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7 ways rental properties can help you retire early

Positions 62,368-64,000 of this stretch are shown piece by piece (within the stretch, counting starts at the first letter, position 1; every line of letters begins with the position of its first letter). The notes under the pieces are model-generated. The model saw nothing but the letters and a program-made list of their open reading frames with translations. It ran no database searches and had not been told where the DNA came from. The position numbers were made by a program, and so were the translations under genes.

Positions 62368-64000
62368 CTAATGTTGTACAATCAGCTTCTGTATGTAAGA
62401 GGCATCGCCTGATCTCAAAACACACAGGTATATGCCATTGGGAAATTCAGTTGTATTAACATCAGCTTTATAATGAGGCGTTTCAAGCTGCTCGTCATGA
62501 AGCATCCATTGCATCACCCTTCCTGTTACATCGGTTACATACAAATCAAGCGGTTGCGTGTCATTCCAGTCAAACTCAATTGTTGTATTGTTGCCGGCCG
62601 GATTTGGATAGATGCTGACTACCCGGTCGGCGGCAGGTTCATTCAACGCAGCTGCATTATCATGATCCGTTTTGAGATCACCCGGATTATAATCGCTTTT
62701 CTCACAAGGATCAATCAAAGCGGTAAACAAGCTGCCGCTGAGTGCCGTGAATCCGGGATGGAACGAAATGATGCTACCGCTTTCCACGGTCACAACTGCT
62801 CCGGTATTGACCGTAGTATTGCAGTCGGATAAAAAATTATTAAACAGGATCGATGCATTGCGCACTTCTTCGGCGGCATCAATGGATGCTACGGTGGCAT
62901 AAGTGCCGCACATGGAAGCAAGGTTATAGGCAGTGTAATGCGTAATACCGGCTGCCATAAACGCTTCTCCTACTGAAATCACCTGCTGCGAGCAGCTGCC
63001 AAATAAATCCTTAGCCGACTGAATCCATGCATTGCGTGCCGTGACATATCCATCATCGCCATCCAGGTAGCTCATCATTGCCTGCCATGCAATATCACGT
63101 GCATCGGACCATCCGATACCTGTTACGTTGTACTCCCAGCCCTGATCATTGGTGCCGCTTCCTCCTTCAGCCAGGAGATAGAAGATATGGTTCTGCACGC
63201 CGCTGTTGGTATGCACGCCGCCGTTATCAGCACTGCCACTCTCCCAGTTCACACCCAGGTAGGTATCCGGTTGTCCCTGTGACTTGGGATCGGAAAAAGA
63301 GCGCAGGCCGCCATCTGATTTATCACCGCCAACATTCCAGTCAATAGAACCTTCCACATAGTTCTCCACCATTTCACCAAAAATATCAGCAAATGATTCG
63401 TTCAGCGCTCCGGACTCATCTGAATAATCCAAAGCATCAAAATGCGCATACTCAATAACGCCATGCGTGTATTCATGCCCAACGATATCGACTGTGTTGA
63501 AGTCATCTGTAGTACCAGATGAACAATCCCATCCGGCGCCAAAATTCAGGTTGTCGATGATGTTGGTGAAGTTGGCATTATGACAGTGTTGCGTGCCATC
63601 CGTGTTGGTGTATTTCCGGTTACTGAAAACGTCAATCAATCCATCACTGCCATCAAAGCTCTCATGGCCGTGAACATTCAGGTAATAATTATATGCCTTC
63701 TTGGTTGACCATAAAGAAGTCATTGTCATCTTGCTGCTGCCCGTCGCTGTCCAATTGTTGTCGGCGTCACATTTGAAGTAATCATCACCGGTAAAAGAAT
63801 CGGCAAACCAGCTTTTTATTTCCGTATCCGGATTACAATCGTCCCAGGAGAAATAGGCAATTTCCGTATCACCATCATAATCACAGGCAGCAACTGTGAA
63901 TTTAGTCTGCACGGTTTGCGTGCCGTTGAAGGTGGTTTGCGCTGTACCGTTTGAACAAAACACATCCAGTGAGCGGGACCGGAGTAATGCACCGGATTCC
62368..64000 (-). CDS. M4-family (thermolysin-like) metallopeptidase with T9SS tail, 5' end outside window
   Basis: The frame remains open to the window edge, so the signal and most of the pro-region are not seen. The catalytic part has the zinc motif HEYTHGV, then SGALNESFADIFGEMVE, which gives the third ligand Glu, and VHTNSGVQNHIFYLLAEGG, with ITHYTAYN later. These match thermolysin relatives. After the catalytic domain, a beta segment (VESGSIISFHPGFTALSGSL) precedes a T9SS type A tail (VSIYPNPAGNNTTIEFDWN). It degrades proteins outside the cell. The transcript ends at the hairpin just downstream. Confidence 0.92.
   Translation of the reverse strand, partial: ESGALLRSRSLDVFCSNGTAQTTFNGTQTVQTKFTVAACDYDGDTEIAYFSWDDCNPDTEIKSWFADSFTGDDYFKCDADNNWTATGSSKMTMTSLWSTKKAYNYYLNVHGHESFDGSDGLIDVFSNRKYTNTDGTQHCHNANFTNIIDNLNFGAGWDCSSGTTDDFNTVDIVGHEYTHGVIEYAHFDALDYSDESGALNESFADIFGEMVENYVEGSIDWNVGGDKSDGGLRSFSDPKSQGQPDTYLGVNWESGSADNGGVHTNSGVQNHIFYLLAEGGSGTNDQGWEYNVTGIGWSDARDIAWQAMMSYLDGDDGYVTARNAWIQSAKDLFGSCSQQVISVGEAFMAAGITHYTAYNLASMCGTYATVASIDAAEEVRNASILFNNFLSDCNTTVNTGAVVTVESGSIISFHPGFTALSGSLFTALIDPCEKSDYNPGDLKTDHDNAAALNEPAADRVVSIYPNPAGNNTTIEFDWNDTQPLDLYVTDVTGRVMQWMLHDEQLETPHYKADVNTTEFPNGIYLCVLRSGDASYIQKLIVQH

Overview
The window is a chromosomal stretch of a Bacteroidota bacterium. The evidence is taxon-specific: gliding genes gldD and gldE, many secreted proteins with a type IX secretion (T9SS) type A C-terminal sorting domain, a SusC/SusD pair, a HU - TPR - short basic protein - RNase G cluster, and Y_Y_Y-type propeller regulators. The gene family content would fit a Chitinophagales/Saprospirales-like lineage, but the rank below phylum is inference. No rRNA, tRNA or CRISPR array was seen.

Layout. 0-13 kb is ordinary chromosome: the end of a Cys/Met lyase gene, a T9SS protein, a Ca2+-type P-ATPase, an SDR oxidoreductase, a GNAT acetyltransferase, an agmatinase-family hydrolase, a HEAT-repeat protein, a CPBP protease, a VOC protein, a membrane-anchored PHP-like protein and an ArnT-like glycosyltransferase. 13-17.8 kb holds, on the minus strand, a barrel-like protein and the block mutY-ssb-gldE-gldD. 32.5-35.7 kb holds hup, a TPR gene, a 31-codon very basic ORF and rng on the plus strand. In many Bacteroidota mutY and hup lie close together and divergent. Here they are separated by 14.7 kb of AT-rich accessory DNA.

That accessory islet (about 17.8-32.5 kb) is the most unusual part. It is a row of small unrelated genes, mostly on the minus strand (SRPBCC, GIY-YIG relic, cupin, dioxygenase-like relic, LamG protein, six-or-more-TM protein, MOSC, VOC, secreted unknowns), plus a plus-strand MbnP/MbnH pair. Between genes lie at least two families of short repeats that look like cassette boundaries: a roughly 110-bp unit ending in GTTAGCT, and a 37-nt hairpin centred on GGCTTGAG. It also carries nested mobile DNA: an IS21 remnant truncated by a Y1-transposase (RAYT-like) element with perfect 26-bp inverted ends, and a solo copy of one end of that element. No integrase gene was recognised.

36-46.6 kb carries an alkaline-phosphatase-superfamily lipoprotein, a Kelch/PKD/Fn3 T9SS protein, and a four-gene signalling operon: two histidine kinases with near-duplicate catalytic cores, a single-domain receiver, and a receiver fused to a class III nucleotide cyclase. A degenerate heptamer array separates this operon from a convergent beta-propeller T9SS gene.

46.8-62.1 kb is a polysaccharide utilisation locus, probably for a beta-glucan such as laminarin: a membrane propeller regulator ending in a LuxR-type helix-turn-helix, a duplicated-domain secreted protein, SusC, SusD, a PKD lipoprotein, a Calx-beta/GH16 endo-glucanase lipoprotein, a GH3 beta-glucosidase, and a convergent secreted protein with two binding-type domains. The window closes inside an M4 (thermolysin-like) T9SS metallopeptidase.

By G. Brian Davis, SparkRental.com Once upon a time, workers saved a nest egg and then retired over the course of a 40-50 year career. And hoped they didn’t run out of money before stepping in the bucket. This drawdown model raises all sorts of questions about safe withdrawal rates and how much you need to save for retirement. As you near retirement, you will also be forced to invest money in lower-risk, lower-return investments in order to reduce the return risk sequence (the risk of a market crash at the beginning of your retirement). You shouldn’t expect much help from Social Security either. A 2020 study by the Seniors’ League found that the purchasing power of benefits has fallen by 30% since 2000. Enter the following: rental properties. How Rental Properties Can Help You Retire Early While I do not intend to ever retire, I plan to achieve financial independence by the age of 43. I am currently 40 years old. Financial independence is the ability to retire and live on investment income alone. You can do it by building residual income from your investments. Don’t write off rentals as you build residual income and work towards your own financial independence and retirement. They offer impressive after-work income benefits. 1. Current Income When you buy a rental property, income is generated for you immediately. And never stop. Best of all, you don’t have to sell any assets. Because in the traditional nest egg model, you build a portfolio of paper investments like stocks and bonds and then gradually sell them to make money that you can live on every month. Which means that your wealth will shrink over time and you are at risk of running out of money. Rental properties are not associated with this risk due to their sustained passive income. On the contrary, real estate usually appreciates over time and increases your wealth higher rather than lower. And real estate values do not increase alone over time. 2. Rents rise, counteract inflation Rents rise not only to keep up with inflation, rents are also a main driver. That said, you don’t have to worry about inflation affecting your returns over time like you do with bonds. Imagine buying a bond at 5% annual interest. When inflation is 2%, your “real” return is only 3%. Which doesn’t exactly inspire you to pop champagne corks. In most cases, your rental cash flow and cash-on-cash return will increase over time – especially if you use leverage. 3. Leverage: The Power of Other People’s Money You can use other people’s money to fund most of your real estate purchase costs. Your money, your wealth. When you take up a rental property, your principal and interest payments are permanently blocked. Over time, your rental income will increase, but your loan costs will remain the same. Consider a quick example. You buy a turnkey rental property for $ 100,000 and borrow $ 80,000 for 30 years at 5% interest. This brings your principal and interest payment to $ 429.46. The home rent is $ 1,500 and your average total monthly cost is $ 1,100, so you have $ 400 monthly cash flow. This equates to a cash-on-cash return of 24%: $ 4,800 annual net rental income from your down payment of $ 20,000 = 24%. Five years later the rent rose to $ 1,950. However, your monthly mortgage payment remains at $ 429.46. Instead of making $ 400 a month in cash flow, you are now making $ 700 or $ 800 (unfortunately, your other expenses go up along with rents). In return, your cash-on-cash return has also increased. Now, if you earn a net cash flow of $ 700 per month, or $ 8,400 per year, that would give you a whopping 42% return on your down payment of $ 20,000. Which says nothing about the increase in the value of real estate in these five years. That is the power of using other people’s money to buy your own cherished, flowing assets. 4. Predictability of Returns When buying an index fund, you hope for the best based on average historical returns. But you don’t just hope for the best when you buy a rental property. If you calculate cash flow correctly, you will know exactly what rate of return you will get from it. You know the purchase price, you know the market rent, and you know or can accurately forecast all your expenses. For example, you know property taxes, rental property costs, and asset management costs. You know the vacancy rate in the neighborhood. You can accurately forecast the average annual maintenance and repair costs. That means you never have to make a bad investment if you run out the cash flow numbers accurately. 5. Control over return and risk In addition to being able to predict the return on rental properties, you also have some control over those returns. Control you don’t have at all when investing in stocks. You can improve the management of the property to reduce the vacancy rate and turnover rate. You can improve the quality of your tenants by renovating the property to attract better tenants. Incidentally, you can avoid bad tenants along with a thorough tenant screening. Just make sure you know how to read a credit report and that you look beyond the score to actual payment history. 6. Asset Class Diversification If all of your money is tied up in stocks, what if the stock market collapses? Real estate values and rents have little correlation with the stock market. They’re also much more stable. With a high chunk of your investment income from rentals, you don’t have to gnaw your nails every time the stock market collapses. This diversification into another asset class reduces your risk and exposure to an asset. And sure enough, you could buy REITs. However, as assets traded in the stock markets, they correlate more closely with stock prices than stationary real estate. Let the stock market go through its spins. As a real estate investor, you can sleep at night knowing that you have predictable residual income elsewhere. 7. Tax Benefits Among many other reasons to invest in real estate, there are also tax benefits. Every conceivable real estate-related expense is either deductible or depreciable. This includes expenses such as meals, travel and a home office that W2 employees can no longer deduct. Best of all, these deductions are “above the grain,” which means you can still use the standard deduction in your personal return even after subtracting those rental-related costs. Depreciation allows you to even deduct the cost of the building itself over time. You can deduct the cost of the building and the cost of any capital improvements for the first 27.5 years that you own the property. When planning your tax strategy, make sure you understand all of the tax benefits of rental properties. Disadvantages of rental properties Like any investment, rental properties have a reasonable proportion of risks and disadvantages. Initially, they are associated with extremely high entry costs. Even if you take out a rental loan, you will have to make a down payment. That alone usually costs you tens of thousands of dollars, which doesn’t tell you anything about closing costs. You can accept a gift to cover the down payment and even borrow the down payment with rental loans. But when you borrow it, that extra debt gobbles up your returns. Tying thousands of dollars on every single investment creates diversification problems. When you buy an index fund, you can spread $ 100 across hundreds or even thousands of companies. When you buy a rental property, you can invest $ 50,000 in a single asset. Rental investments also require a certain level of knowledge and skill. Investing without learning the ropes comes with added risk, to say the least. In contrast, anyone can put money into an index fund and easily mimick a stock index. Once you’ve bought a rental property, some day-to-day labor is required. Rental income is not entirely passive – even if you hire a property manager, you still need to manage it. After all, real estate is an inherently illiquid asset. Unlike stocks, it takes time and money to buy or sell. You can buy or sell shares in an index fund immediately with no commission. Real estate sales can take months and require payment of thousands of dollars in brokerage commissions. Before investing a dime in real estate, make sure you understand all of the risks. And expect hours of training, learning skills like accurately forecasting cash flow, getting great deals, identifying profitable markets to invest, and even investing in long distance calls when you don’t live near those markets. Final Thoughts If you are considering investing in rental properties for ongoing income, the first thing to do is start with house chopping. It involves buying a small apartment building to live in and renting out the other unit (s). You can use the rents from the other units to qualify for the mortgage and take out a traditional homeowner mortgage. Ideally, the rents of your neighboring units fully cover your monthly mortgage payment and you can live for free. This is terribly useful in retirement too. Contributor Profile: G. Brian Davis is a real estate investor and founder at SparkRental.com who helps middle-class people replace their day jobs with rental income. He and his family spend 10 months a year abroad practicing the travel and FIRE lifestyle he preached. For more information on Benzinga, click here for information on Benzinga’s option deals. An exclusive interview with Safe-TTop 3 Retirement Mistakes People Make in the Pandemic © 2021 Benzinga.com. 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